G-sec market: 10-year benchmark bond yield falls on subdued trading activity

Vijay Sharma, senior executive vice-president at PNB Gilts, points out that the volumes were extremely low on Monday with no trades seen during the first few minutes of the market opening.

By: ENS Economic Bureau | Published: March 6, 2018 2:17:42 am

The 7.17 per cent 10-year benchmark bond maturing in 2028 on Monday dropped to Rs 95.87 from Rs 96.12 previously, while its yield edged up to 7.78 per cent from 7.74 per cent.

The 6.68 per cent government security maturing in 2031 also dipped to Rs 89.10 from Rs 89.20, while its yield inched up to 8.01 per cent from 8.00 per cent. The 6.79 per cent government security maturing in 2027 fell to Rs 92.55 from Rs 92.71, while its yield edged up to 7.95 per cent from 7.92 per cent.

M S Gopikrishnan, head of FXRC trading, South Asia, Standard Chartered Bank, points out that there was lacklustre participation on Monday in the G-sec market as the year draws to an end.

“Demand for bonds has been on a lower side since the past few months which has led to this situation. The trading activity is expected to pick up only in April when fresh supply of G-secs hits the market and foreign portfolio investor (FPI) investment limits in G-secs is due for review. PSU banks have been absent from the market for some time now as any selling may result in booking losses and their appetite to buy additional bonds has dwindled,” he said. According to the negotiated dealing system, the benchmark bonds witnessed 324 trades during the day with the total traded amount standing at just Rs 2,405 crore. Dealers indicate this is one of the lowest traded volumes seen over the last few months.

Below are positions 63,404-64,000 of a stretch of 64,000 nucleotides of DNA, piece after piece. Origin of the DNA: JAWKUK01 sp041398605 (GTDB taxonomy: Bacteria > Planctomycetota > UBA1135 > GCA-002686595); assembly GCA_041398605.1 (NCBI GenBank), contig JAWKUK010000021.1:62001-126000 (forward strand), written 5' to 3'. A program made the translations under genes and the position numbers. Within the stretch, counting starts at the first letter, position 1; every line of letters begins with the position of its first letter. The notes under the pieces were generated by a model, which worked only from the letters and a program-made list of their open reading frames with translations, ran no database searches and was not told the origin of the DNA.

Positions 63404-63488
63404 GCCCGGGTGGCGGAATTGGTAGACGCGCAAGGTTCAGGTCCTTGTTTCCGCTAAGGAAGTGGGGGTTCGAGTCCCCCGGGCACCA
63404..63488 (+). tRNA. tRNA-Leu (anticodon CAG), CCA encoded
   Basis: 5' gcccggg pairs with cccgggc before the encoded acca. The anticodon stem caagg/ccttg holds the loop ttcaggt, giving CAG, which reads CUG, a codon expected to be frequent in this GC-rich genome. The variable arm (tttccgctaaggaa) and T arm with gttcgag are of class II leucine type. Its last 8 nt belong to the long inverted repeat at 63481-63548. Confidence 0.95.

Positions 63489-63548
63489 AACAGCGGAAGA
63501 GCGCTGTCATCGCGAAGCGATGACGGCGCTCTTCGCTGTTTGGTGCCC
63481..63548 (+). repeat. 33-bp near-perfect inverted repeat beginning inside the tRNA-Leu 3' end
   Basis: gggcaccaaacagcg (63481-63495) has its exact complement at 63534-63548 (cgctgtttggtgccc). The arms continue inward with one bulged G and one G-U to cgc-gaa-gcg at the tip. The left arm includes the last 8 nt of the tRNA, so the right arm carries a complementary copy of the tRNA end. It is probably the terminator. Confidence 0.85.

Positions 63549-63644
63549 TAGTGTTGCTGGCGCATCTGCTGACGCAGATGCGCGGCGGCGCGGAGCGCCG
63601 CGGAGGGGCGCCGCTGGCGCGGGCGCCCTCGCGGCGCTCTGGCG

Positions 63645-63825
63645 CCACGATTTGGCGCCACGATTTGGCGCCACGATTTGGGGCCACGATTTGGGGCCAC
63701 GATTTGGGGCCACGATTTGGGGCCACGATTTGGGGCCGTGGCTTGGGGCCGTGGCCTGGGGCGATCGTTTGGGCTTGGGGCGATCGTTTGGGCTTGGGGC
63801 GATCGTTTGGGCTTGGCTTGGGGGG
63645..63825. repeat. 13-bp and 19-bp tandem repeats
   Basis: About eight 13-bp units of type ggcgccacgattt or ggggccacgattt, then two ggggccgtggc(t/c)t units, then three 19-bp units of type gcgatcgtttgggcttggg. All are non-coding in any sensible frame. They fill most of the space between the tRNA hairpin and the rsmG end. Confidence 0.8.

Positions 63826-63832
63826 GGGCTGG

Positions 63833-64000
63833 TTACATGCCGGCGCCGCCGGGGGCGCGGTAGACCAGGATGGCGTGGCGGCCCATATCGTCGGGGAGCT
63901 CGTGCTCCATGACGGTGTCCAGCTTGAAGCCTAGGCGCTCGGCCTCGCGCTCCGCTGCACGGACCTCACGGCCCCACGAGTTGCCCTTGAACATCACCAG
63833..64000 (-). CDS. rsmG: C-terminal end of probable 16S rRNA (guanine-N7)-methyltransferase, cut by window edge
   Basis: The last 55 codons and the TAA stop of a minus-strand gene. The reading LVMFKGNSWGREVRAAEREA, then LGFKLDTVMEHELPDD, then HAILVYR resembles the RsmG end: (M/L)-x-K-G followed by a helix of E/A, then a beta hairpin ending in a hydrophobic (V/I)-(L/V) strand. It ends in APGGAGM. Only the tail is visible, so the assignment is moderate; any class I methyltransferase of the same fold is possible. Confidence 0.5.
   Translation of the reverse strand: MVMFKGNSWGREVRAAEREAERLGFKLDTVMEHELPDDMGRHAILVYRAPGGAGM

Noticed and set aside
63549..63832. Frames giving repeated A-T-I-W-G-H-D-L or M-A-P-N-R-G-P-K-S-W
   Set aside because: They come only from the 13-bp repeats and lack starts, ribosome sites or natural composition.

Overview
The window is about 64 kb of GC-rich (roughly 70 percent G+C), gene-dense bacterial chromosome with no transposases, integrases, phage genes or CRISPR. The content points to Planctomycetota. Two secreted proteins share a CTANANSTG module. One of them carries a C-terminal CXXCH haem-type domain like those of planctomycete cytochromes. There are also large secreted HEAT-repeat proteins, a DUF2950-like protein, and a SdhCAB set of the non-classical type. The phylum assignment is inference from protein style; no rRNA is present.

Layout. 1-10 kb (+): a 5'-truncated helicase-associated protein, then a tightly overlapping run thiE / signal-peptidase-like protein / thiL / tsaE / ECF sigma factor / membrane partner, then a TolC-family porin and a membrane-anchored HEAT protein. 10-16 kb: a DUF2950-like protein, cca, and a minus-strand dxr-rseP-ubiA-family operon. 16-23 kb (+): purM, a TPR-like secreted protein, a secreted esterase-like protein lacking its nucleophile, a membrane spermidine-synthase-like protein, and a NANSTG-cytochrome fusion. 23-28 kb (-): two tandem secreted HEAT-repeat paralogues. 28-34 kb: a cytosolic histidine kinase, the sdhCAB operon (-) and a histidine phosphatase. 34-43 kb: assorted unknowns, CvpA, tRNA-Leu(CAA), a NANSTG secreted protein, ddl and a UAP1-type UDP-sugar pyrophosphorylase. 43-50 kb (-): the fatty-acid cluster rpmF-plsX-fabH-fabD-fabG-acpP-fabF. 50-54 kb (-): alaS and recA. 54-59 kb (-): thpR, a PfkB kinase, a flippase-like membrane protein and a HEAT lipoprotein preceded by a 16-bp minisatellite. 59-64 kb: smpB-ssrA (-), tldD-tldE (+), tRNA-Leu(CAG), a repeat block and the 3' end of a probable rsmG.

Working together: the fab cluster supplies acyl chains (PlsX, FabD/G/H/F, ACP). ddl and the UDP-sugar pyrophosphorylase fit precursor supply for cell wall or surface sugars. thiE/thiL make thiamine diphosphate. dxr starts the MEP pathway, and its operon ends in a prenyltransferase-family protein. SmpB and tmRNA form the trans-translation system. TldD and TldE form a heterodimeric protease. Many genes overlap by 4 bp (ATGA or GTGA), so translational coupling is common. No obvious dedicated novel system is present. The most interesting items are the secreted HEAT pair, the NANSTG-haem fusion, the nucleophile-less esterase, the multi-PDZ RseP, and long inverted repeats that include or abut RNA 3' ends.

Vijay Sharma, senior executive vice-president at PNB Gilts, points out that the volumes were extremely low on Monday with no trades seen during the first few minutes of the market opening.

“Even the benchmark bonds witnessed very little trading activity. Volumes remained low as market participants, traders and investors alike, are unwilling to trade actively as the year is coming to an end. The market is worried about the new supply of G-secs that will hit the market come April, given that PSU banks have been muted buyers in the past many months,” he said. Even foreign portfolio investors have started to cut back on their holdings of Indian bonds. According to Bloomberg data, FPI holding of Indian bonds in 2018 stand at just over a billion dollar. with FE

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